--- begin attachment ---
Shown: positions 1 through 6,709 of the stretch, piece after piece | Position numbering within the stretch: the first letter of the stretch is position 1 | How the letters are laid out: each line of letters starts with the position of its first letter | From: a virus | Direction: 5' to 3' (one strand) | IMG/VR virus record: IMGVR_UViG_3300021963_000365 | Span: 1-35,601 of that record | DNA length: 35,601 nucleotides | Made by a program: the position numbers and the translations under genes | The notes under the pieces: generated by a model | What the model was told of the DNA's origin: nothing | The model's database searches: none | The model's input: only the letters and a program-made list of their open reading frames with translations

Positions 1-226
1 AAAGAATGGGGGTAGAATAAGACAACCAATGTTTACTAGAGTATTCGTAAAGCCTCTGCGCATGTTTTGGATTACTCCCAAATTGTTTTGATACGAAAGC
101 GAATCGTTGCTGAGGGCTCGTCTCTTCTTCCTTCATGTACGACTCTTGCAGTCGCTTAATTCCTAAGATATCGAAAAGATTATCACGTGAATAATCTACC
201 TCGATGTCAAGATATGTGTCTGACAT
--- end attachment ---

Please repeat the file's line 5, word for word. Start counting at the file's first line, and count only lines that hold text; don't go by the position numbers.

201 TCGATGTCAAGATATGTGTCTGACAT